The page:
Be Green

The Green Team Recycling Program


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As human beings, we as people often mindlessly go through the day with little thought of how small decisions could work together to make such an impact on the community and world. In North Kansas City High School, a small group of kids team up each week to collect the staff and student body’s recyclables.

They are referred to as The Green Team. The Green Team was started in the 2005-2006 school year by Cathie Morrison, a formal educator and program director for North Kansas City High School.

“I contacted the Pepsi [company] because that’s the only soda we could have in school, and asked if we could have recycling [bins for] cans,” explained Morrison. Later, the school received four five foot tall recycling bins that resembled Pepsi soda bottles. “We started with that,” said Morrison. The humble beginnings of the recycling program have grown and changed throughout the years, but nothing has changed drastically.

After Morrison left the school, the recycle program was then lead by Eldonna Rose and Lauri Smith. The recycle team is split between Norclay and Main, with Rose advising the students in Norclay and Smith advising students in Main.

“I like the students, it gives me a good feeling that we’re doing something to help save natural resources,” explained Smith. “We have about four to five kids who [regularly] recycle on Wednesdays during Advisory.

The Green Team receives little participation from the vast student population, resulting in the recycling program regularly consisting of about five students or less.

“I couldn’t ask for a better bunch of kids. They’re learning responsibility, respect, teamwork, and time management [through the program],” continued Smith.

In addition to all the qualities that Smith believes the recycle program is helping develop in the students, she also commented that the program is teaching them something on a different level; their personal choices in regards to recycling.

“I think it does make them more conscious and aware of plastic and cans, [especially what] consumers throw away or toss in the trash,” she said. “I’ve become a real recycle person. It’s caused me to think about something before I buy it, [and how much is thrown away].”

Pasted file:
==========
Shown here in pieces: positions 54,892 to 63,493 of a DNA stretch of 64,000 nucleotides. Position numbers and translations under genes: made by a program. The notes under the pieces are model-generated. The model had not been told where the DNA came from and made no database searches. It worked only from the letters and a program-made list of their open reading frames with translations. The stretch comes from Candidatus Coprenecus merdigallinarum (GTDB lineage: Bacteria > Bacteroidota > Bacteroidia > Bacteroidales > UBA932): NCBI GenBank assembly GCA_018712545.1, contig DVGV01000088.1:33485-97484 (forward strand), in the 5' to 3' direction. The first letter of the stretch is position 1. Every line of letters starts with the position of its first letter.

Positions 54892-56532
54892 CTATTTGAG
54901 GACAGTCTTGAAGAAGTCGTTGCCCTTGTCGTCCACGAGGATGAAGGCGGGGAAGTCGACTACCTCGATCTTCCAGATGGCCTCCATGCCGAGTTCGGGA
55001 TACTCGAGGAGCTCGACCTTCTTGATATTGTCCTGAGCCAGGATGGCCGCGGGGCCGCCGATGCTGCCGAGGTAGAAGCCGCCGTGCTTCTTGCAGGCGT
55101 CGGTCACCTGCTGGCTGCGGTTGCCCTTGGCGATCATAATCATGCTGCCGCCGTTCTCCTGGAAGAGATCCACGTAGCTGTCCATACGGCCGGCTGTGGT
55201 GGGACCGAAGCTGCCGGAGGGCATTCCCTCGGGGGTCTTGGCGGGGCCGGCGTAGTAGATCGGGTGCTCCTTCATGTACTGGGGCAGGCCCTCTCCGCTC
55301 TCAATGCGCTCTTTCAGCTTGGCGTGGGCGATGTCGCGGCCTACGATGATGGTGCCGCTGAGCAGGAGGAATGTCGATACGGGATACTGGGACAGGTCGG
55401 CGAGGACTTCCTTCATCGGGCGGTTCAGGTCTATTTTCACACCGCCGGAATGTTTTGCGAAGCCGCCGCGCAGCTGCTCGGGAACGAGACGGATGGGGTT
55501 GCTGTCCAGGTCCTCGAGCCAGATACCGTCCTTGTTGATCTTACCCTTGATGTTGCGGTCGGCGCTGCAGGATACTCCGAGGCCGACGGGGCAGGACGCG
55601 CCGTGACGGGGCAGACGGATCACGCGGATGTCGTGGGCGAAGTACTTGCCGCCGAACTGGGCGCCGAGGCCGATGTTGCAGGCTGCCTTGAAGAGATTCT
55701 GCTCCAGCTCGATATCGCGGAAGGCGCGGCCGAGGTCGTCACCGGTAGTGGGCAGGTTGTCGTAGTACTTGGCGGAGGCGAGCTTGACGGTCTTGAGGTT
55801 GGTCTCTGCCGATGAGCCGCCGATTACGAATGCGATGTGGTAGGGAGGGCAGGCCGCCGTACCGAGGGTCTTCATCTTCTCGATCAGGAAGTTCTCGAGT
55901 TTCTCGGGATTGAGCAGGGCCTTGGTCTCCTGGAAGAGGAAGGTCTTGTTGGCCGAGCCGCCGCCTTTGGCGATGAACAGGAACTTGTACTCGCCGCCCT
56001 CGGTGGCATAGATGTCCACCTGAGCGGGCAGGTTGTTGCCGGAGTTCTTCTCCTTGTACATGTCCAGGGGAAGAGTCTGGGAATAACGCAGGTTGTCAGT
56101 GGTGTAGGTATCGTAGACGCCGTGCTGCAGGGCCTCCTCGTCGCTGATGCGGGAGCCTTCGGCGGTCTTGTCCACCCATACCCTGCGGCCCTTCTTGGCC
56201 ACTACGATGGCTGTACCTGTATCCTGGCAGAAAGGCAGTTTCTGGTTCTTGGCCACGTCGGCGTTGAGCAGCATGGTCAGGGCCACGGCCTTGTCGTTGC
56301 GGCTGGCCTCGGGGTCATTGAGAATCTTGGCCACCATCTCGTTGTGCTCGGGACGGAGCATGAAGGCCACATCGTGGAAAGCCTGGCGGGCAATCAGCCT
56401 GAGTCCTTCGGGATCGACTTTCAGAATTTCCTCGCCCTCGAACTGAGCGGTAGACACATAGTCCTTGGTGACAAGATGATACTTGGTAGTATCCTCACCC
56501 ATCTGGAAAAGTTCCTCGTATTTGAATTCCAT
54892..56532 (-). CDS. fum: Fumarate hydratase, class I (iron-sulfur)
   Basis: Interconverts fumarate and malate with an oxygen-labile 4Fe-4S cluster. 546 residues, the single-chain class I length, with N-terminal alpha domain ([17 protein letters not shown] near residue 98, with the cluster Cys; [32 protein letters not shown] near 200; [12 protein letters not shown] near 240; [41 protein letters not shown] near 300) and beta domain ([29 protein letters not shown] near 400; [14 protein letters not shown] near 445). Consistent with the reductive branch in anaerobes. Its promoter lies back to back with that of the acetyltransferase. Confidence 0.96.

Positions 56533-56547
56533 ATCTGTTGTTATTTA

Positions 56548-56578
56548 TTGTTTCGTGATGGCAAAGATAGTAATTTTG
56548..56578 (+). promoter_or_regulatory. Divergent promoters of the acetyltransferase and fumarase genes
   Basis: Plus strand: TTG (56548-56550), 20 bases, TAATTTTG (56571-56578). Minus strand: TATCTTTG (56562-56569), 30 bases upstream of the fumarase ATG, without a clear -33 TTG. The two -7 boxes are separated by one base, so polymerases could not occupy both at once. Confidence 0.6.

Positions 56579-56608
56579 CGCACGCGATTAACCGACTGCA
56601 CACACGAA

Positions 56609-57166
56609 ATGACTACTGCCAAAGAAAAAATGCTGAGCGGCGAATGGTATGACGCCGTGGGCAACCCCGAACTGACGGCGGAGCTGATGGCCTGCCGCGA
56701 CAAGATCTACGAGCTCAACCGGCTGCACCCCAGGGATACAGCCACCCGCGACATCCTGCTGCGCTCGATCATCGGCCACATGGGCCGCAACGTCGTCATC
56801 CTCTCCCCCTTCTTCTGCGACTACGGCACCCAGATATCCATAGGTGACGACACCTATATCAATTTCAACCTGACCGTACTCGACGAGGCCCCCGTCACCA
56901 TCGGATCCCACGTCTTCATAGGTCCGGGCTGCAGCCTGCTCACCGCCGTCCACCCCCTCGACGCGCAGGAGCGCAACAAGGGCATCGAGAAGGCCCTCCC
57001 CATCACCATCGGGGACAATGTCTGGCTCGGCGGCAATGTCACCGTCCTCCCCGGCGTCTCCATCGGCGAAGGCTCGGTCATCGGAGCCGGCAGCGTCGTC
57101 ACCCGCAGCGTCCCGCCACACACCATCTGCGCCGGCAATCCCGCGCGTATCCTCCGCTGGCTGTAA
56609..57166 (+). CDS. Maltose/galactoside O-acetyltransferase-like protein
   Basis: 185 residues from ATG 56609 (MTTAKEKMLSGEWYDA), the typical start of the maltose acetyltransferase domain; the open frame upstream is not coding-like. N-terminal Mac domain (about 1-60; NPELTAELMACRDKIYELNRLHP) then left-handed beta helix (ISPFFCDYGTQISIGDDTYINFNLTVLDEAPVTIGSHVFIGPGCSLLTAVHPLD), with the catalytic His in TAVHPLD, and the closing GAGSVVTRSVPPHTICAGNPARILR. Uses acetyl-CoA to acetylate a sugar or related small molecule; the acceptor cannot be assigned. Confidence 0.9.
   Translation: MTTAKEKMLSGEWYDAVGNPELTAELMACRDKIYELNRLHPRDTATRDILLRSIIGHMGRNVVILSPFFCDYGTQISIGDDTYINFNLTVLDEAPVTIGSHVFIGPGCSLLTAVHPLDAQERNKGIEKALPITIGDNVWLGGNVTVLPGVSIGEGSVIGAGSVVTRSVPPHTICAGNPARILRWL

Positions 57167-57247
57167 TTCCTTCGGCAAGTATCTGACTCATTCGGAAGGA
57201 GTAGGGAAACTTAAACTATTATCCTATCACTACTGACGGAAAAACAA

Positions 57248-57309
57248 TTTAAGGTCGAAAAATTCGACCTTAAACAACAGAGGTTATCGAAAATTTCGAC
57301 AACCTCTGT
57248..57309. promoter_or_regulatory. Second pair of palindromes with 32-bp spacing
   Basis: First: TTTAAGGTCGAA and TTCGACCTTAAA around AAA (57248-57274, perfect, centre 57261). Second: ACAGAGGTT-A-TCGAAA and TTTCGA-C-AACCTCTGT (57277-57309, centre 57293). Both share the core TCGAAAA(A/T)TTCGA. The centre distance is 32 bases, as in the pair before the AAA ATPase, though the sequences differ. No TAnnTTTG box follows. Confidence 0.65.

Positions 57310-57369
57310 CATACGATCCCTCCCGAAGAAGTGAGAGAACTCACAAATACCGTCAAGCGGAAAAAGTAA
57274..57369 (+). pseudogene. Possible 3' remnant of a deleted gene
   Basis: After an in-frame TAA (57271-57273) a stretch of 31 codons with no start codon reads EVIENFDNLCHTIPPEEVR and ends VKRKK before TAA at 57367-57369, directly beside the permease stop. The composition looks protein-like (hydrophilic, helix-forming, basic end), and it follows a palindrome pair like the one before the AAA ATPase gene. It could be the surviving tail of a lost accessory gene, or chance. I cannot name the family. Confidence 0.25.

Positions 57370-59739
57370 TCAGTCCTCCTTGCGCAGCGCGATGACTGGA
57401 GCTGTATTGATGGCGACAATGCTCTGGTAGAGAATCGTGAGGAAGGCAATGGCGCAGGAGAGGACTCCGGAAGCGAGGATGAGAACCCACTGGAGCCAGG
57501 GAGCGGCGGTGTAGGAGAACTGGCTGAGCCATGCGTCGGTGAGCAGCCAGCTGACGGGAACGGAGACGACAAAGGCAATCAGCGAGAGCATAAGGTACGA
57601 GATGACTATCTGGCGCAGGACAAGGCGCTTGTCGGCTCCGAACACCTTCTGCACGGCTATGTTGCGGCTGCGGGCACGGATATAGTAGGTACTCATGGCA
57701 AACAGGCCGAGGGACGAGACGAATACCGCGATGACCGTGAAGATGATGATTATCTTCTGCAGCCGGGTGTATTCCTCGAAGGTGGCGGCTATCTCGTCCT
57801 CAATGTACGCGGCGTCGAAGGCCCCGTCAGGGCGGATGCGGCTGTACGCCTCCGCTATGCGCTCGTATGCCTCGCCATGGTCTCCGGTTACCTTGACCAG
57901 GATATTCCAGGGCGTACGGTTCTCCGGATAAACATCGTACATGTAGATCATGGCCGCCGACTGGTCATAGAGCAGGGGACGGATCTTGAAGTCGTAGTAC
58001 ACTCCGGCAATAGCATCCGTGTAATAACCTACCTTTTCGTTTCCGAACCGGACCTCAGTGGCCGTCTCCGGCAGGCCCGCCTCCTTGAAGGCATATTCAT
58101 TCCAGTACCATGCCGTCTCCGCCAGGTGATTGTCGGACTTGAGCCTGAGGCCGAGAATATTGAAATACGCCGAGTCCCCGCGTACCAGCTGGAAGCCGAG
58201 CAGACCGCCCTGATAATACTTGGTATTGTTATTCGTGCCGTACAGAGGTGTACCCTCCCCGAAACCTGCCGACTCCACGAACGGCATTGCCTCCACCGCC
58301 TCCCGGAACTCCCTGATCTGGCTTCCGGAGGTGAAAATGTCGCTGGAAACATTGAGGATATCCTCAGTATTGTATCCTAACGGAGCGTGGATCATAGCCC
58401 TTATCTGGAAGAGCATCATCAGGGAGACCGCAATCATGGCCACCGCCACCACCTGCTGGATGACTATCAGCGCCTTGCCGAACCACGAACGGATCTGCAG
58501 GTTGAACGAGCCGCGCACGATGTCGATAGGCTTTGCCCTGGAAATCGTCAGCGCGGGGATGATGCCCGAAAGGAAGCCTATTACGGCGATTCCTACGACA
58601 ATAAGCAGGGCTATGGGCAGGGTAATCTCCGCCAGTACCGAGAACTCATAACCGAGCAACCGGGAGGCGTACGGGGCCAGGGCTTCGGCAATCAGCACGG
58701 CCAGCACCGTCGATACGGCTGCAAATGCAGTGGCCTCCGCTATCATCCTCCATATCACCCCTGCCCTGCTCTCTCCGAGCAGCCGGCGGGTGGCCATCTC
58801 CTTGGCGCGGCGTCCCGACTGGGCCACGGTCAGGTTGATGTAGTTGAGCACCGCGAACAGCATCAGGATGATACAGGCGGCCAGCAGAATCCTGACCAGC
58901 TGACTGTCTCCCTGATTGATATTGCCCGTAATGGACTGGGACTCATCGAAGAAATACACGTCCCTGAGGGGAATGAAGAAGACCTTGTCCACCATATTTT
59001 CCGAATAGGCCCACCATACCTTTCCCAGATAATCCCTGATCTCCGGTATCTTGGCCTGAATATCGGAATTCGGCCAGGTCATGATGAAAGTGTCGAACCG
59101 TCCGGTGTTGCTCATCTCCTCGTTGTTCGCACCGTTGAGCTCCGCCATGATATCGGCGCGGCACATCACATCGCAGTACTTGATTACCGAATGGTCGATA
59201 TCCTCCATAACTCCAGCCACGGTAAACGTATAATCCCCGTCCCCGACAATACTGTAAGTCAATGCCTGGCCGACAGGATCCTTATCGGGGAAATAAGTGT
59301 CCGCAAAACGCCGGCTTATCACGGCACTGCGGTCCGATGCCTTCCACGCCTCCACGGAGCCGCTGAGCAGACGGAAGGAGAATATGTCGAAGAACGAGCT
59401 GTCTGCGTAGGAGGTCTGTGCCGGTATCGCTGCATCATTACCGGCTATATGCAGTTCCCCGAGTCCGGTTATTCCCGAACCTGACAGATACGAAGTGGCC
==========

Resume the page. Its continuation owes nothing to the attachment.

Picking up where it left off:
Morrison also concluded that understanding the “big picture” of recycling through “small pieces” is important. She explained that people aren’t always attentive to their recycling.

“It’s an icky, sticky, yucky job,” said Morrison. Sometimes, “people stick their milk cartons and food into recycling bins,” she continued. People’s sights can be too narrow because of how focused they are on their daily tasks, which can lead to small steps, such as recycling, being omitted.

This impacts the big picture Morrison referred to. The steps people take every day to contribute to recycling can help across the world. Recycling is not simply for one person or another, it is a global effort.

In recent years, the recycle program that Northtown traditionally used has changed. Smith explained that, “[our school] no longer [receives] money for recycling. They suspended the rebate program,” and North Kansas City now uses a company called Paper Retriever as the recycling service.

Although the recycle service does not currently offer a rebate component, Smith still makes sure that recycling from our school still gives back to the community in more ways than one.

“I take the plastic over behind the community center,” said Smith, while the aluminum cans are donated to her church.

“The money from the soda cans helps support Heifer International,” explained Smith. She takes the recycled cans to her church, and the money received from the community’s cans is donated to Heifer International.

As a non-profit organization, Heifer International strives to make change in world hunger. Smith explained how Northtown’s recycling contributes to helping many people and families around the world find meals.

The Heifer International is active in more than thirty countries, from Haiti to Zimbabwe, to Romania and Nepal.

To help further support the fight against world hunger, Smith explained where Northtown students could really help make a change and impact people around the world.

“It would be great if the recycling team could capture the pop cans from the Hot Dog church,” she said. She estimated that the majority of the cans are simply tossed in the trash, when they could be recycled to help organizations such as Heifer International.

Northtown’s Green Team is taking steps each week to contribute to an eco-friendly community through recycling our school’s reusable materials. Small decisions, such as recycling a soda can from lunch, can help make impacts for those not only in our community but for all people around the world.

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